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T/SGT  Charles A. WEISS

UNIT: 351st BOMB Sqdn POSITION: TTE
SERIAL #: STATUS: NOC
MACR:

Comments1: PATERSON, NEW JERSEY

COMMENTS & NOTES

MEMO 1:

CREW


2nd Lt Laurence J.Lazzari  P NC    CREW FLYING AT END OF HOSTITLITES
2nd Lt Guiher G.Greenwood  CP NC
2nd Lt Charles W.Staiger  N NC
   Sgt Laurence W.Donnelly  BT NC
   Cpl Robert J.Steele   R NC
   Cpl Charles A.Weiss   E NC
   Cpl Richard H.Heritage  NG NC
   Cpl Joseph G.Allen   WG NC
   Cpl Daniel J.O'Connell,Jr.   TG NC 

351st Sqdn.  Crew,as above,joined the 100th Group on 21/1/45

TARGET: BUCHEN GERMANY, 7 APRIL 1945G. GENE GREENWOOD
Posted 18 Aug 02
Early morning, 7 April 1945; the Buchen Oil Storage Depot was the 100th Bomb Group's target. All present at the briefing thought that it would be a "milk run. " The briefing officer stated that there was a strong possibility that we would encounter ME-109 fighters in the target area and that these fighters would be piloted by youngsters with approximately 50 hours flying time. Hearing this, the pilots reflected on their own flying ability when they had only 50 hours flying a Stearman. The briefer suggested that we be more vigilant than usual if we were attacked by these neophytes; that "accidental" collision could be possible. Never once were we briefed that collision would be intentional. Read on!
After a weather delay, we finally got the green flare for take-off; it would be a long day. The 100th Bomb Group, with four squadrons totalling 38 B-17's, route of flight took them over a course from Great Yarmouth, over the Zuider Zee then bombing the target, Buchen. My personal log shows bombs away at 1327 hours. While enroute, the group encountered only two bursts of what appeared to be 88 mm flak. My personally written history of all my missions was recorded on a bomb tag while we were still airborne returning to Thorpe Abbotts, thus, I suggest that the events described in this article are as accurate as my writing was on the day of the day of the mission. We dropped our six 1000 pound RDX bombs from an altitude of 14, 880 feet. I also wrbte that we were under ME-109 fighter attack for 33 minutes. The official 8th Air Force report indicates we were under attack from 1250 hours to 1326 hours or 36 minutes. The 100th lost two aircraft and crews; Lt Arthur Calder flying in "D" Squadron (all crew members were killed) and Lt. William Howard flying in "B" Squadron (three killed and six including Lt. Howard and co-pilot Delgado were POW) Lt. Joe Martin and Lt. Henry Cervantes flying in "B" Squadron in B-17 #8514 was rammed by a ME-109 which sheared off the rudder and left horizontal stabilizer and left huge propeller wounds in the dorsal fin forward of the rudder. The picture of this damage can be seen on the cover of Richard LeStrange's "Century Bombers, The Story of the Bloody Hundredth. " After stabilizing the aircraft into semi-normal flight, Joe and Henry, unable to keep up, dropped from formation and returned to Thorpe Abbots alone.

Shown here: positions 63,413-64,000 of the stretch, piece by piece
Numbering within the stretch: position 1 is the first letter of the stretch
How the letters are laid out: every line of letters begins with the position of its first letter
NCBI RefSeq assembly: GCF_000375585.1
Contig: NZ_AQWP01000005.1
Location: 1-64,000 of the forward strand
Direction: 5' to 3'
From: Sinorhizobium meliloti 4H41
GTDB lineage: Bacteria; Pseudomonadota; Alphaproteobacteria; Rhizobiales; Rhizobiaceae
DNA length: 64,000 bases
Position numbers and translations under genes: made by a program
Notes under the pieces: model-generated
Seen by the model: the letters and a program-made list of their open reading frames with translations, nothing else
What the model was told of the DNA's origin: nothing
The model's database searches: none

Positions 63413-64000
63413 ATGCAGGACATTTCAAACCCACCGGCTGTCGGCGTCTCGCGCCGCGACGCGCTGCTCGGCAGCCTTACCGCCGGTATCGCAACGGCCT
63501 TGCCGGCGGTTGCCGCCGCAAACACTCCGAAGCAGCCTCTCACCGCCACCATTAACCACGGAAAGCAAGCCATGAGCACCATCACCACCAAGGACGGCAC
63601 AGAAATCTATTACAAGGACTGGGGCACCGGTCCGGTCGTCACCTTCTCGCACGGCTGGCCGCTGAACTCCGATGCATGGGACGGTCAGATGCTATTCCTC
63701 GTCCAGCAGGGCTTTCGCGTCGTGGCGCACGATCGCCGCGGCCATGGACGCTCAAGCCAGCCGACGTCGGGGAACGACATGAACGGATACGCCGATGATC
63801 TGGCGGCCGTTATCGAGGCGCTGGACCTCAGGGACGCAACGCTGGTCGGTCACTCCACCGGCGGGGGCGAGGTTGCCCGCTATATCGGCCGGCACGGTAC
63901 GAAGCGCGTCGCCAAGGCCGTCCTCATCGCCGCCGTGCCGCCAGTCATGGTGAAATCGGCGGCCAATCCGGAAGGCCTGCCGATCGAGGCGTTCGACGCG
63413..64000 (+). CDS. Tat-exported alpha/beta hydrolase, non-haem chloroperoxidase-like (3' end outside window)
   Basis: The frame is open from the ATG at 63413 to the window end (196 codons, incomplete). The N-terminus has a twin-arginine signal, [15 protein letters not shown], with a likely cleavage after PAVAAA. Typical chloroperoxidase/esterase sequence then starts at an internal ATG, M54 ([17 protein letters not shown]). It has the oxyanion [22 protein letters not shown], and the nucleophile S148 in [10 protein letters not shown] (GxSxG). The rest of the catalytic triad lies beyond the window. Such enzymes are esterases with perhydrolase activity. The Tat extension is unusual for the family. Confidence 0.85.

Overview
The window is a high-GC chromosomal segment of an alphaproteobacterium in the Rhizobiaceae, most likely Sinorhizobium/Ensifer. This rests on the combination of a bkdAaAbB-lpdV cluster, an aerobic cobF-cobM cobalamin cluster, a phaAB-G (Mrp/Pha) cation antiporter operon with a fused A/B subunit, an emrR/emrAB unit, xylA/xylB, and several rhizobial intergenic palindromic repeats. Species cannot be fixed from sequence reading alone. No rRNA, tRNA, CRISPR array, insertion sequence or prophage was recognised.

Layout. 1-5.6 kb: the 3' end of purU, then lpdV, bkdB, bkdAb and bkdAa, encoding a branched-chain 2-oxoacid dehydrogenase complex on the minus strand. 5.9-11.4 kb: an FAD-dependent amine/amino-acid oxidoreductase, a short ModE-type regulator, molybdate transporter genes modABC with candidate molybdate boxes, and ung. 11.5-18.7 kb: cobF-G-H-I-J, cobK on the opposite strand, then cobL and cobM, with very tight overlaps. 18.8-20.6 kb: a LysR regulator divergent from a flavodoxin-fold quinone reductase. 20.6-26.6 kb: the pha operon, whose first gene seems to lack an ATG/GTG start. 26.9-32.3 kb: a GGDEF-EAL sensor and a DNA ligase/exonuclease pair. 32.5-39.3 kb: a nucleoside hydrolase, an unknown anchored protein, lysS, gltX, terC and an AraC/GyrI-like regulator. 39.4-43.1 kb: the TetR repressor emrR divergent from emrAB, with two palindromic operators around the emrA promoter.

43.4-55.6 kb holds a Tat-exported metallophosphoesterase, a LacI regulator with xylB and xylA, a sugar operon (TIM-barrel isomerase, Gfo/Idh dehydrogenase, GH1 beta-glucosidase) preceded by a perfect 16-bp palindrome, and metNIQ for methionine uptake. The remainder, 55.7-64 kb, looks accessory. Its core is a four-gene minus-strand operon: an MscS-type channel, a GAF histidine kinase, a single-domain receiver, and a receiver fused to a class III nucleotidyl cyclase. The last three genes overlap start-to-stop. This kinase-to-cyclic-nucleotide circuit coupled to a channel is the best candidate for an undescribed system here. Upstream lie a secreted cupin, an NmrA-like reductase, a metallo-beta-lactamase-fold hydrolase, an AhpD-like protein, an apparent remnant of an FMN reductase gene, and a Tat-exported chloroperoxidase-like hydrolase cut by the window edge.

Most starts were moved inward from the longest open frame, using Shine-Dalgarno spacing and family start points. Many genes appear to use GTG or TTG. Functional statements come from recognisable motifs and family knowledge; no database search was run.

One would think that the saga of the 7 April 1945 Buchen mission would end at this point. Certainly, the author and some of his close friends-all 100th Bomb Group veterans, closed the book on this mission 51 years ago. However, recent discoveries and events have again brought the 8th Air Force operation of 7 April 1945 into the very bright sun light. Research conducted in Germany by Germans and faculty members of the Air University, Maxwell Air Force Base, Alabama, have reopened the case as to what really occurred on this day, only one month before the German unconditionally surrendered at Reims, France. But before that portion of this story is told as to how the world is currently viewing this infamous day, permit me to set the scene by referring to excerpts from a few official reports rendered by the Third Air Division and Headquarters Eighth Air Force. These reports, which were written immediately after the mission, were an attempt to assess the operation of 7 April 1945. As these reports are studied, one can easily detect inconsistences between them, and the authors surely missed the mark when we compare their conclusions with the known facts which were just recently revealed - 51 years later. The irony of this whole episode is that the information has been there all these years just waiting for some curious mind to open it up, dissect the information and expose all the facts. As you will become aware as the story unfolds, certain people, both in the United States and Germany are now attempting full disclosure.